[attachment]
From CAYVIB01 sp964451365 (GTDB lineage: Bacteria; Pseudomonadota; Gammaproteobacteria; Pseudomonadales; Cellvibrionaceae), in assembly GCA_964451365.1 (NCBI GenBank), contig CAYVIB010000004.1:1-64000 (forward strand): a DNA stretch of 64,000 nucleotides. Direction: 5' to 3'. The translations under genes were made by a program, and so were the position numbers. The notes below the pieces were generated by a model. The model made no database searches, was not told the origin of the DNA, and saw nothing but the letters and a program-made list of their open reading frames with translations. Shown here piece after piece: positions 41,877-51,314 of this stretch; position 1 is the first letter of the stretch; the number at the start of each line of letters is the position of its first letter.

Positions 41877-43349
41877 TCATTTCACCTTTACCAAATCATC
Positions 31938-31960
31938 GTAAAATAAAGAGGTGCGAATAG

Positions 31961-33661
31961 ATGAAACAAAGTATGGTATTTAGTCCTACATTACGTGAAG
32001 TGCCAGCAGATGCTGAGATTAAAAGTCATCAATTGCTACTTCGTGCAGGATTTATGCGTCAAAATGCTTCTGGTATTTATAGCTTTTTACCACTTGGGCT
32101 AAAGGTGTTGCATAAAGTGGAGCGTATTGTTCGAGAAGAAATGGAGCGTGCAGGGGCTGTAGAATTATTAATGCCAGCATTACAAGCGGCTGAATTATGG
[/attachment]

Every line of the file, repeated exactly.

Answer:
From CAYVIB01 sp964451365 (GTDB lineage: Bacteria; Pseudomonadota; Gammaproteobacteria; Pseudomonadales; Cellvibrionaceae), in assembly GCA_964451365.1 (NCBI GenBank), contig CAYVIB010000004.1:1-64000 (forward strand): a DNA stretch of 64,000 nucleotides. Direction: 5' to 3'. The translations under genes were made by a program, and so were the position numbers. The notes below the pieces were generated by a model. The model made no database searches, was not told the origin of the DNA, and saw nothing but the letters and a program-made list of their open reading frames with translations. Shown here piece after piece: positions 41,877-51,314 of this stretch; position 1 is the first letter of the stretch; the number at the start of each line of letters is the position of its first letter.

Positions 41877-43349
41877 TCATTTCACCTTTACCAAATCATC
Positions 31938-31960
31938 GTAAAATAAAGAGGTGCGAATAG

Positions 31961-33661
31961 ATGAAACAAAGTATGGTATTTAGTCCTACATTACGTGAAG
32001 TGCCAGCAGATGCTGAGATTAAAAGTCATCAATTGCTACTTCGTGCAGGATTTATGCGTCAAAATGCTTCTGGTATTTATAGCTTTTTACCACTTGGGCT
32101 AAAGGTGTTGCATAAAGTGGAGCGTATTGTTCGAGAAGAAATGGAGCGTGCAGGGGCTGTAGAATTATTAATGCCAGCATTACAAGCGGCTGAATTATGG